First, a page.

Revenue growth helps offset operating costs at UK hotels

MANCHESTER, England — Robust revenue growth has offset increases in operating costs at UK branded hotels this year, as data experts told UK hoteliers not to be too pessimistic about the future.

Thomas Emanuel, senior director, STR, told delegates at the Annual Hotel Conference in Manchester on Monday (3 October 2022): “I’m going to be unashamedly positive. I think there’s a lot of concern out there, quite rightly, but ultimately when we look at our data, things are looking good.”

He said UK hotels’ recovery from COVID-19 had been rapid and average occupancy of 75% compared very favourably with other western markets.

He added: “Average rates have been very strong and come back aggressively. Compared to 2019, the premium in average rate is about £30, so that’s a big jump.”

Even when adjusted for inflation, UK average daily rate (ADR) has been ahead of 2019 levels since June.

Emanuel expected ADR to continue growing by 1-2% next year for the UK regions and 3-4% for London hotels.

Michael Grove, chief operating officer, HotStats, said that for the six months to August 2022, total revenue per occupied room was up 12% compared to the same period in 2019.

The UK’s golf resorts have benefited from a significant rise in the sport’s popularity with golf revenue increasing by a remarkable 38%. (Grove noted that the increase in golf revenue at US hotels was even higher at 70%).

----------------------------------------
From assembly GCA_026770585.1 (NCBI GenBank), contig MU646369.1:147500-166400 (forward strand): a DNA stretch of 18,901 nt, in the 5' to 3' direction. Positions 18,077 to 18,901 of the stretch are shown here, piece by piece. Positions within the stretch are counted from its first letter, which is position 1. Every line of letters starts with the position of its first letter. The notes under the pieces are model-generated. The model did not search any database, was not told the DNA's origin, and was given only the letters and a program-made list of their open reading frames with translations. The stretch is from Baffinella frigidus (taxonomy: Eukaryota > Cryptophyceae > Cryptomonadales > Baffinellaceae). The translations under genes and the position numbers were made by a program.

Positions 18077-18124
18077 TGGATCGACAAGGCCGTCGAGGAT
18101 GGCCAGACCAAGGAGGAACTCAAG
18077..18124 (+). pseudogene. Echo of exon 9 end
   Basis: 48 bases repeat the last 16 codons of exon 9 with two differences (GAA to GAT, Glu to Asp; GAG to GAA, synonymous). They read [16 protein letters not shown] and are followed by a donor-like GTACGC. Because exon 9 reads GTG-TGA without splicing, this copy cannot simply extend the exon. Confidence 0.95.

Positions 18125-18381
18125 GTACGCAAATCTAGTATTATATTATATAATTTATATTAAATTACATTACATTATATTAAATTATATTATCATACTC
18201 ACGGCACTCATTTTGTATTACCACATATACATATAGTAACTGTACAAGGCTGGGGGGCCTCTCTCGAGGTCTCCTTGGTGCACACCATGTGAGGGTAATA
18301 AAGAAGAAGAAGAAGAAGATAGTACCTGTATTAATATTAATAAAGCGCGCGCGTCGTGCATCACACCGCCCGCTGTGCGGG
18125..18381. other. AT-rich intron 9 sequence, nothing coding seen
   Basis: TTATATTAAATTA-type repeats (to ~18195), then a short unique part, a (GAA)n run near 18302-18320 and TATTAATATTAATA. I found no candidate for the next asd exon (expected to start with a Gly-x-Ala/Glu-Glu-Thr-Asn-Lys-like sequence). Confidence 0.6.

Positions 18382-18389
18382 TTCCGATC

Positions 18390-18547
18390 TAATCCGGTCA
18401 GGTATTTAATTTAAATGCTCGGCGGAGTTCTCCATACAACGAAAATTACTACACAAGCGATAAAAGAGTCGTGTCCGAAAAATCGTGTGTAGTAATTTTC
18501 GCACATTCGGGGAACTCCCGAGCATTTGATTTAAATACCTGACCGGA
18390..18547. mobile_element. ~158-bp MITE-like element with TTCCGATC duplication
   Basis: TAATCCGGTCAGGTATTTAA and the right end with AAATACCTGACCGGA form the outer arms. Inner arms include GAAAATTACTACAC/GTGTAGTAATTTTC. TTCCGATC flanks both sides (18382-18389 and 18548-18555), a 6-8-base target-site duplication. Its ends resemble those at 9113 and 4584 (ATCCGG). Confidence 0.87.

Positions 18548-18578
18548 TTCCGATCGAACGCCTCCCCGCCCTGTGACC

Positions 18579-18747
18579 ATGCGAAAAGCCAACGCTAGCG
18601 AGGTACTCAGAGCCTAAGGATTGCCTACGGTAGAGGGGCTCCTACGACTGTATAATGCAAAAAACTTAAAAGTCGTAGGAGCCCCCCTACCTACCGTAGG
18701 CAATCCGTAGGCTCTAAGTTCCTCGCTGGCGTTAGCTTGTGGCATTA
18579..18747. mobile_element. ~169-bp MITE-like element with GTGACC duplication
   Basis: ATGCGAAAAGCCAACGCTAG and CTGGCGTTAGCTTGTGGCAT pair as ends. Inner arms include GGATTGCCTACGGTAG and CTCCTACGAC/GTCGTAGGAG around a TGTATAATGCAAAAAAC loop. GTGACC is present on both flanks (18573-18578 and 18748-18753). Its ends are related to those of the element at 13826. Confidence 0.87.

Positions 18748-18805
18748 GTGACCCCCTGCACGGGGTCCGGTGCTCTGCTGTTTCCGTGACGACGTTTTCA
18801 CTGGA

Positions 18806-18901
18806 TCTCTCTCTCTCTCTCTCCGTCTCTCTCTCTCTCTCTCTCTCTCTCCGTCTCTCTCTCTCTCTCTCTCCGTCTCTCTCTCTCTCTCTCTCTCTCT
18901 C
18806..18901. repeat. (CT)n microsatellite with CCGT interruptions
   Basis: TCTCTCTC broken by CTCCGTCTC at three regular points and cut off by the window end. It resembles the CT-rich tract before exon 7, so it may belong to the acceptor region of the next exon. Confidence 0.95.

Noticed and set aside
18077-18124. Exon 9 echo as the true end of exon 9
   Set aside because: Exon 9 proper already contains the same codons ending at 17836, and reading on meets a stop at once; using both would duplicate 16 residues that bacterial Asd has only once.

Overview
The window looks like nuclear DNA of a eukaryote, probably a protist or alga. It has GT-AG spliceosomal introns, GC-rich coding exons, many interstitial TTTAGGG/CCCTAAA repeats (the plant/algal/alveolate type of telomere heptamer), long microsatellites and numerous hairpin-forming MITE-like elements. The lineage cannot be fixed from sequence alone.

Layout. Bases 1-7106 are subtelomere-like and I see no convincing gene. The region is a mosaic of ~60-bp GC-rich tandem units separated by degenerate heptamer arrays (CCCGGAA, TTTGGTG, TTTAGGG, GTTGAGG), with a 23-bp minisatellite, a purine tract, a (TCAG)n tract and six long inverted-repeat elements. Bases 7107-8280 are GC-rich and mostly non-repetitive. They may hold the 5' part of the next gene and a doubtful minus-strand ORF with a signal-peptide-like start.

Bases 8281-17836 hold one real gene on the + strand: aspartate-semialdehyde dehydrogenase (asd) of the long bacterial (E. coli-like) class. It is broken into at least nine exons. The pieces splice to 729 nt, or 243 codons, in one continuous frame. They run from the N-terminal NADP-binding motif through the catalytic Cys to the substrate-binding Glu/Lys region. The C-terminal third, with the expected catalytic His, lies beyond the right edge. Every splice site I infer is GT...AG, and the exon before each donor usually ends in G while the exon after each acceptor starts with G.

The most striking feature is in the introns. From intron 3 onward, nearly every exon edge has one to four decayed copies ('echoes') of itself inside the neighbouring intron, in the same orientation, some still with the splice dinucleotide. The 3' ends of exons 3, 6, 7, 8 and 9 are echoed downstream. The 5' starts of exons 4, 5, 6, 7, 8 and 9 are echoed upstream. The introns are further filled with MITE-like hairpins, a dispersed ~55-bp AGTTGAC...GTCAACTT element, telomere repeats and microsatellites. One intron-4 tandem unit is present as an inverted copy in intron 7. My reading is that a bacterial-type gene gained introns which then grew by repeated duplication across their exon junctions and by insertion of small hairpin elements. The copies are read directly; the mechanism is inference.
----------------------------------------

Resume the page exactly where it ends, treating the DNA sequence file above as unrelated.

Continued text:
Research on behalf of the UK and Ireland’s official golfing bodies reveals that the number of avid golfers has more than doubled, with a big increase in women taking up the sport.

UK hotels also saw a 15% increase in revenue from cancellation charges, and an 8% rise in spa and leisure spend.

The key expense trends to eat into these higher revenue levels were housekeeping labour (per occupied room) up by 31%, kitchen labour up 17%, service labour up 14% and front office labour up 8%.

The increase in utility costs, although notable, was fairly contained, resulting in a 1.7 percentage point rise in utilities as a percentage of revenue.

So, in the six months to August, strong revenue growth generally covered the higher expenses.

Profit margins held up best in the luxury segment (38.1% compared to 38.4% in the same period in 2019). At other full service hotels, the gross operating profit (GOP) margin was 37.3% compared to 39.8% in the earlier period and for select and limited service hotels, the difference was 40.1% versus 43%.

The city markets that succeeded the most in upholding GOP margins were Newcastle, Nottingham and Bristol, while the cities that saw the biggest drops in average profitability were Aberdeen, Swindon, York and Bournemouth.

Moderator Joe Stather, market leader of operational real estate, Questex, asked the panelists for their key advice to hoteliers when looking ahead.

Grove said: “Utility costs are a big risk and a big opportunity. Some economists have predicted we’ll see a bit of a flattening of energy costs next year and if we’re able to maintain some of the rate, we could be okay. It’s also a time to really get into the consumption issues in hotels, the old hotel stock in particular.”

Emmanuel said that only half of tour and group demand has so far returned compared to 2019, pointing to a potential extra source of future occupancy. He commented: “Booking patterns are good and solid. Know your cost base on a granular level, but from a top line perspective, don’t be too pessimistic.”